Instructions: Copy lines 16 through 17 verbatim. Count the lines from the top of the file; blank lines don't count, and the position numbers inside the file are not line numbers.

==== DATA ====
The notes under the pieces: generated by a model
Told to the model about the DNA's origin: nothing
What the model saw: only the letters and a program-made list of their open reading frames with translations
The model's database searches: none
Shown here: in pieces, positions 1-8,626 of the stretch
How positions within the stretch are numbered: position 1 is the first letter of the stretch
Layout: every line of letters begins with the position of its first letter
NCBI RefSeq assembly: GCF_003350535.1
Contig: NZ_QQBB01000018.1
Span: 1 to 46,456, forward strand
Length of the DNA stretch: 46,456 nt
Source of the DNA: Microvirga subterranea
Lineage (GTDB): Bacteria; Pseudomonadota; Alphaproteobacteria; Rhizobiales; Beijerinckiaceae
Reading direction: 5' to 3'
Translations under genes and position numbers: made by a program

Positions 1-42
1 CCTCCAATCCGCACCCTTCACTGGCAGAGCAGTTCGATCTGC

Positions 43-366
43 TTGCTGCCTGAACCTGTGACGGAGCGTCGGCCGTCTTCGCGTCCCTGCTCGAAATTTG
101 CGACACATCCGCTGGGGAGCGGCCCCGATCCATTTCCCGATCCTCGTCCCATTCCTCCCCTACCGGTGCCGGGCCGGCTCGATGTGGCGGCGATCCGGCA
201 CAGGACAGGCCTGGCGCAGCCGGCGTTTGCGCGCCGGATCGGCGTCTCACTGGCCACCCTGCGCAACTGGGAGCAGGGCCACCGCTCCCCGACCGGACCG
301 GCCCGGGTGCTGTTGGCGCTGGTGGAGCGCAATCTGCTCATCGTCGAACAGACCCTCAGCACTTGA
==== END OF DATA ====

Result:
Positions 1-42
1 CCTCCAATCCGCACCCTTCACTGGCAGAGCAGTTCGATCTGC